Boards Of Canada :: Tomorrow’s Harvest (Warp)

Tomorrow’s Harvest achieves a kind of re-route, as if seeking to achieve triptych, somewhere sequential with the psycho-ambient-chill of MHTRTC and the ambivalent wooze-out of Geogaddi.

Following a campaign of mystique-making—from ltd 12”s secreting arcane numerology to a Tokyo teaser, the Boards are back in town. Sounding? Boards-like! No surprise there. Nor in that some have seen fit to bury them for it. We come here, however, to praise them. The buriers were looking for… what exactly? Style updates? OK, dalliance could be entertained–—a discreet nod towards Dubstep (here, maybe?), but surely no-one would’ve had them divert. Where to? To flirt with Footwork, rub up against R’n’B? Of course not. A rich audio-visual aesthetic—with a psychoactive mythology of two decades vintage embedded—so compelling an influence on IDM-people far and wide as to have become virtually a genre in itself (and resonating now even more with the Zeitgeist)—and you’d have them abandon it? No. In a world of bandwagon-jumping chancers, far from a slating for being ‘safe,’ kudos is due the duo for self-integrity. While there is a certain safety in Tomorrow’s Harvest, there’s a spirit of inquiry too; sufficient to retrieve those who baled out at The Campfire Headphase, a propos of which Simon Reynolds had observed: ‘there’s a thin line between developing your own vocabulary and coining your own set of cliches, and we should probably applaud BoC’s attempt to extend their palette.’ (Guardian, 2005), while, for many, its coffee-table comedown beach-party vibe had rapidly palled. Tomorrow’s Harvest achieves a kind of re-route, as if seeking to achieve triptych, somewhere sequential with the psycho-ambient-chill of MHTRTC and the ambivalent wooze-out of Geogaddi.

“Gemini” sets out, eerie, dissonant, windblown, to a muffled fanfare, channeling Blade Runner through a 70s schools programme on dark matter. Synths spool auto-mimetic melodies over a granular churn. “Reach For The Dead” just keeps building tense-and-nervous ambiance, breaking into post-dope beats with sombre pads trip(-hop)ping the dark fantastic. “White Cyclosa” is all analog blue-skied (but not clear) arpeggiating retro-futurism, Carpenter-esque shadows falling late on. Returning to lo-fi source (cf. A Few Old Tunes), “Jacquard Causeway” mauls a tape-saturated motif enmired in FX/noise with a clunky off-beat snare/snap-shot; more ramblings of a madman than Madlib as sounds pile on repetitive boom-bap, closing in unnervingly till a luminous swell washes all away.  “Cold Earth” soars, choral, Orientalist, teeming with vocals sutured in skittering half-step beats. The usual interludes punctuate. They leave the palate, if not cleansed, then refreshed: “Telepath” receives time-stretched messages secreted in static and hum; similarly “Transmisiones Ferox,” an assemblage of rocket blast-off, subaquatic frequencies, pulsations, and more vox/vex-ations. “Collapse,” angst and atmo-building, again a-swim in alien transmissions, while “Uritual” streams synthetic didge-drone. More extendedly: “Sick Times”—a sub-hiphop “Telephasic Workshop” update with a warbling rattling low end. “Palace Posy”—at once playful and eerie with its near-tribal slo-mo beat, bass-boing and string flurries. “Split Your Infinites”—creeped out and deep, synth-lines veering off gesturing to the eponymous—post-industrial sci-fi meets Knackered (out-)House? “Nothing Is Real”—the ghost of “Roygbiv,” less blithe and breezy than coy and cloudy, albeit silver-lined with Avalanchean mien. “Sundown” signals comedown, though more dying star than Café Del Mar. A certain unquiet plays at the edges of a pacificity, akin to an old Eno favourite, teasing with a feint toward resolve. Something is wrong—but what it is ain’t exactly clear. Pressing on: “New Seeds”—big with tech-y echo-swathed synth, cellphone squall looped to rhythm, again slow’n’low, widescreen swells layered with laser-guided melody. “Come to Dust”—a thudding cosmic techno variant, taking (post-)dubstep cues, is a reprise on “Reach for the Dead,” and on to “Semena Mertvykh” (‘seeds of the dead’-hinting at themes elsewhere), a drawn out drone road that leads… nowhere. Endpoint.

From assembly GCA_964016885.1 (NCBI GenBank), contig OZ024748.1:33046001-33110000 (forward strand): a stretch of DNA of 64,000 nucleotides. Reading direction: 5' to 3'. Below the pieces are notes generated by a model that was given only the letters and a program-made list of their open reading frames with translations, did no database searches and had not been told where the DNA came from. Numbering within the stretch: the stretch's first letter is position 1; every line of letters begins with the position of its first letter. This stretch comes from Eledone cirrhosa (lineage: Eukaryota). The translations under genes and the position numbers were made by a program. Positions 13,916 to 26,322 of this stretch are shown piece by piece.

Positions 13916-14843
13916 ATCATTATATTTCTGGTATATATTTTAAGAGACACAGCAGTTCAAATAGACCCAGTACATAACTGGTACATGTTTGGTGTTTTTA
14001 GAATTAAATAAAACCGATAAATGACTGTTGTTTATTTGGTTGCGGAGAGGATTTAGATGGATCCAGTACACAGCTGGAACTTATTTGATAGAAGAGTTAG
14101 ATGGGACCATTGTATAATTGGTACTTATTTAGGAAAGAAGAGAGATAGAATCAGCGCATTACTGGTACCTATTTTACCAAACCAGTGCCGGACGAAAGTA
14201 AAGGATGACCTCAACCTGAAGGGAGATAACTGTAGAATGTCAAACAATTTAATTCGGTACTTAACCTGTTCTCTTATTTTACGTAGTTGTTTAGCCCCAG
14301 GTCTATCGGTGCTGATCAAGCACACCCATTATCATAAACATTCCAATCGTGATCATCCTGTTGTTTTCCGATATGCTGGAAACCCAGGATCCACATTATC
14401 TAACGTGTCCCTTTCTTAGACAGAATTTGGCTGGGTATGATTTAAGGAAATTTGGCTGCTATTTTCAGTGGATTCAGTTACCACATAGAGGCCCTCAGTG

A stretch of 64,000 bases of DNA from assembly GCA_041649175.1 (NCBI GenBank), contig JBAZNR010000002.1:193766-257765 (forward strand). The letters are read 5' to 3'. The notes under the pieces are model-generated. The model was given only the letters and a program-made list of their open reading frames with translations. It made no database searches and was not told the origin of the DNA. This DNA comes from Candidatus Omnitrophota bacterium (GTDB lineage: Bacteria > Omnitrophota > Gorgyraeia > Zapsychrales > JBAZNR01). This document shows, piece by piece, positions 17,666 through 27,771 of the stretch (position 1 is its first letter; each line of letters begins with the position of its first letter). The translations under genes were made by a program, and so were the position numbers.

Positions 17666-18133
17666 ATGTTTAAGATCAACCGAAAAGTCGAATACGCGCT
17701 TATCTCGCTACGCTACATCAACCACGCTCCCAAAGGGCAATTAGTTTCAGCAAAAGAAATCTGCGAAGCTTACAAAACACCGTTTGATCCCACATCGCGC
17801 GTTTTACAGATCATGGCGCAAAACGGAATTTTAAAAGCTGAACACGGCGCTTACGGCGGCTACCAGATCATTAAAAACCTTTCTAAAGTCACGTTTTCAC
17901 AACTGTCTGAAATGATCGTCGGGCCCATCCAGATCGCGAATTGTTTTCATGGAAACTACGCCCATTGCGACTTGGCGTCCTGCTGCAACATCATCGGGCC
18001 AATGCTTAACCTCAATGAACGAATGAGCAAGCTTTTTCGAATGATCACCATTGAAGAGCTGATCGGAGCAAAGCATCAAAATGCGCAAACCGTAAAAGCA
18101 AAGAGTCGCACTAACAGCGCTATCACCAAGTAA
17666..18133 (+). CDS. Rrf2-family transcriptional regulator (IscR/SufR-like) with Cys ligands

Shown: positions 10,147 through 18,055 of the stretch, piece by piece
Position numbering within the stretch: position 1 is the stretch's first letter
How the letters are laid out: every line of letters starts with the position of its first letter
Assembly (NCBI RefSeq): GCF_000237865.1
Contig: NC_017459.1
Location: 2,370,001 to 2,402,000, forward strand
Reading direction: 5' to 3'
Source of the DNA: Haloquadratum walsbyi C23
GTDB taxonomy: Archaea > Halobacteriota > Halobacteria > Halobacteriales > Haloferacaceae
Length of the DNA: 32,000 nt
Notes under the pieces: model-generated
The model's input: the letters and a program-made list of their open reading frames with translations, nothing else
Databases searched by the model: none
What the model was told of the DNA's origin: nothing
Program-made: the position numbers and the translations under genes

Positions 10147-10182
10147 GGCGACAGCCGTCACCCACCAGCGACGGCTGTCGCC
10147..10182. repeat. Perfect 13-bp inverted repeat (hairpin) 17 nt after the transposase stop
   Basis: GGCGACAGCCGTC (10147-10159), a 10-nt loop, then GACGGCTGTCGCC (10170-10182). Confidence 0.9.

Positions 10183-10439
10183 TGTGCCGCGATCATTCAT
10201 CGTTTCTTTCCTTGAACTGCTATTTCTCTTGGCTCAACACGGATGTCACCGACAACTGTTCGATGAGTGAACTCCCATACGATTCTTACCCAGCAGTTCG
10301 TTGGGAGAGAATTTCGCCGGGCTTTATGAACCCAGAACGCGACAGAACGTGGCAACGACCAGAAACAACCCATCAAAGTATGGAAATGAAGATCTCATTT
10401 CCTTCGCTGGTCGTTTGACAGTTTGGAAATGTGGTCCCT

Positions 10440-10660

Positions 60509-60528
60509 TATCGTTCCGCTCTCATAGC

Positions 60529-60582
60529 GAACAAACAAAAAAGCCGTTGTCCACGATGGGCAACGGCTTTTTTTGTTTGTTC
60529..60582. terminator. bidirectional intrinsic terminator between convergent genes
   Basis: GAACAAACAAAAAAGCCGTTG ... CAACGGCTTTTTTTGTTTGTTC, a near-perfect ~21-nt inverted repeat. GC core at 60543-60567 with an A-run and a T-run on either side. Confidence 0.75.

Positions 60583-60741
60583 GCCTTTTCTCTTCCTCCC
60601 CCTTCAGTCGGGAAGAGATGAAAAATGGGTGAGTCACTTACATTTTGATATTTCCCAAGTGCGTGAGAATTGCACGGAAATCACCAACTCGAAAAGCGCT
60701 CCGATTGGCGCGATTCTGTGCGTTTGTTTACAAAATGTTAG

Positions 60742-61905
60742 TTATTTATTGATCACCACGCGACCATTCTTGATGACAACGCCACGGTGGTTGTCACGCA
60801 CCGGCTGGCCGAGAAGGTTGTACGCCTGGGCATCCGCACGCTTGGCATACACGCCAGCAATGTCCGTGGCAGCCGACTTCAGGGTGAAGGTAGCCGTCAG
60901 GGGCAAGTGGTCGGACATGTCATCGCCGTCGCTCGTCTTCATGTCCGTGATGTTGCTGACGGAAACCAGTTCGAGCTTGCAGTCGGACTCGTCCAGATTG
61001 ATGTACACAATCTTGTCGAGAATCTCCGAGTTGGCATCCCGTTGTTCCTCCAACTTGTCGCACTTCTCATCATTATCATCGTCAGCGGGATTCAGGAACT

This, then, is as near as you get to BoC Version Nihil, so synth-spooked at times it could even be a Death Waltz, though more likely tapping in to a strain of ’70s Cold War paranoia seen in Deadly Harvest, a low-budget film portending climate change, massive crop failures in N. America, and a resulting collapse of social order. Titles (“Cold Earth,” “Sick Times,” “New Seeds”) and artwork connect to a nu-age-cum-sci-fi hybrid IDM variant of eerie inflection to set a tone of Zeitgeist-Angst, while still a-glow(er) with signature secondhand nostalgia streamed via atavistic Yamaha CSs, suitably turquoise hexagon sun-struck, weathered and beaten up. Ample sample-babble to drive anorak-y BoCee-bies to decoding distraction; plenty post-Kosmische wibble to rival Nu analog-jammers like OPN and Laurel Halo. The territory—if not the map—may have been occupied by a new breed of nostalgists like the Ghost Box-ers, but BoC remain unique in electronica for the strange affective freight of an ostensibly ambiguous music. For all that this Harvest is bitter, the yield is substantial. There’s a craft and canniness at work in the remake/remodel of their devices and desires—a few newies (“Cold Earth,” “Nothing Is Real,” “Split Your Infinites” and “Come to Dust”) potentially as big as a few old tunes. The new Boards have been polished, tech toned up—bass bassier, drums drummier, synths synthier—while retaining what’s made them great. The past inside the present…

Tomorrow’s Harvest is available on Warp. [Release page | Bleep]

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